International cruise ships, the newest type of vessel at Port Milwaukee. This year alone Milwaukee is expecting 33 cruise ships carrying well over 10,000 passengers, Schlicht said.
Import/export cargo includes salt, fertilizer, steel, cement, grain, limestone, liquid methane and lumber, to name a few. “Our economic role cannot be understated,” Schlicht said. “The vessel activity and the cargo that we handle year-round generate over $100 million in economic impact each year.”
Want to know more about the vessels you’re spotting?
Board Nerd, boatnerd.com, a website that monitors vessel activity across the Great Lakes, along with information about their history and fun facts.
Wisconsin Marine Historical Society, wmhs.org. “If you’re looking for more of that historical context – what is that ship, what is her service, what is she traditionally carrying? — Wisconsin Marine Historical Society is a fabulous resource.”
If you’re looking for more of that historical context – what is that ship, what is her service, what is she traditionally carrying? Wisconsin Marine Historical Society is a fabulous resource.
Wisconsin Marine Historical Society
Have you viewed Lakeshore State Park from the water?
There’s lots to love about summer at Lakeshore State Park, but one of our favorites: It’s the season for paddle boats!
“For my money it’s the best view in the city,” said Timothy Ritter, owner of Lakeshore Paddle Sport Rentals. Tim and wife Val operate their business mid-May through mid-September, depending on the weather. “The water is so clean, and the breezes, and going by Summerfest … it’s just a really unique spot.”
Lakeshore Paddle Sport Rentals gives visitors a chance to experience the park from a different vantage point by paddling around the Maritime Water Basin and the Quiet Water Basin between Lakeshore State Park and the Summerfest grounds. Rent a paddleboat or hydrobike and you’ll have a non-polluting way to get around while getting exercise, too.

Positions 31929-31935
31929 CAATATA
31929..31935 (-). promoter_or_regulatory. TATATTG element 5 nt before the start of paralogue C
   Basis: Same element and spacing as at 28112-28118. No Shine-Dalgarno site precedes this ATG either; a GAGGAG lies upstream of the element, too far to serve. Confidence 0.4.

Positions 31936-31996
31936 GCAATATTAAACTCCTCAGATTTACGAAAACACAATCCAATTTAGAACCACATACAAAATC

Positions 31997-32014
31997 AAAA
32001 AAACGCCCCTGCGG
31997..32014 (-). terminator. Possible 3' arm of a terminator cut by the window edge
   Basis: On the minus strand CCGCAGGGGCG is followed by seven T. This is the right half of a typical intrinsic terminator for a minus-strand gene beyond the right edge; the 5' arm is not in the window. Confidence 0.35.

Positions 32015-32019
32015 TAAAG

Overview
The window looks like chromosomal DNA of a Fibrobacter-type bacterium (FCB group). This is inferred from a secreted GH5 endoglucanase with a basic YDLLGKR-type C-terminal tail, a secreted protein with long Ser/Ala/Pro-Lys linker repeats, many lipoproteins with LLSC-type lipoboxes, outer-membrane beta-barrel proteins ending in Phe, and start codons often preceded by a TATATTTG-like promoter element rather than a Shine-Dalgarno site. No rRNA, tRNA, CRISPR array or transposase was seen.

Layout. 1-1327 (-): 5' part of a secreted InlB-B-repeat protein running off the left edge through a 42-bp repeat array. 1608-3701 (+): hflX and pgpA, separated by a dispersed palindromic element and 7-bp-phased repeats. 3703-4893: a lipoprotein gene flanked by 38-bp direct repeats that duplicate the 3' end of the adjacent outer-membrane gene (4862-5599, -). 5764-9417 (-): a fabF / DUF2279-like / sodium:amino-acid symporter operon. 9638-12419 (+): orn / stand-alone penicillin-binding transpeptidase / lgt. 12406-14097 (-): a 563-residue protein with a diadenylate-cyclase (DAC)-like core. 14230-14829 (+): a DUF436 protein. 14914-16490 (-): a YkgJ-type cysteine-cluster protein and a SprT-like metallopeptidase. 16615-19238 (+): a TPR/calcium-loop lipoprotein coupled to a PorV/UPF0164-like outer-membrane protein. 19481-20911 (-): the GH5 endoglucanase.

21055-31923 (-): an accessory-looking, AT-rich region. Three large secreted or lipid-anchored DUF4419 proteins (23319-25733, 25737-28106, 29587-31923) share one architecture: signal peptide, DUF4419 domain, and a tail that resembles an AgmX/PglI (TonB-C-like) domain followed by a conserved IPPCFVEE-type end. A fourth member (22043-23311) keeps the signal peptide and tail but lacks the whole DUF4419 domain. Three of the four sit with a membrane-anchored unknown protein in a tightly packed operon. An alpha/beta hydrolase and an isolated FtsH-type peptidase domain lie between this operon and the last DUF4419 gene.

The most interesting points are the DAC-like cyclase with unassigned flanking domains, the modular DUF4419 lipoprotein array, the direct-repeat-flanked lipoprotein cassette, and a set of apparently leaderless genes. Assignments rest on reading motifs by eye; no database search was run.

It’s a great activity for families, friends, or anyone who enjoys being on the water.
For my money it’s the best view in the city. The water is so clean, and the breezes, and going by Summerfest … it’s just a really unique spot.
A few tips to keep in mind when renting from Lakeshore Paddle Sport Rentals:
If you’re a 2022 Park Pal or Prairie Patron, you’ll have a separate email* from us today that you can use to get discounted paddle boat and hydrobike rentals. Don’t lose that email – it’s good all summer! That same email also will give you information on claiming a discount at Milwaukee Kayak Company this summer.
Bring water or soft drinks to enjoy while you paddle. Each rental is for an hour, so you’ll appreciate having refreshments.
It’s a good idea to bring a hat and sunglasses. The paddle boats have canopies for shade, but on a sunny day there’s plenty of glare off the water.
A life vest is included with your rental.
Bring your (small) pet!
About that last piece of advice: Ritter said he has seen all kinds of pets join their humans on the water. “We’ve had dogs, cats, snakes, turtles,” Ritter said. “It’s such a fun thing to do.”
But to Ritter, the people are what make his job rewarding. “We have nothing but nice people and families as customers, it’s a joy.” Many are out-of-towners who ask his advice about things to do. “And they just gush, people just gush about Milwaukee and the downtown. It gets me right in the heart.”
*If you are a 2022 Prairie Pal or Prairie Patron and did not get the discount email, send a message to email@example.com with your full name and approximate date of contribution and we’ll get the discount email out to you right away.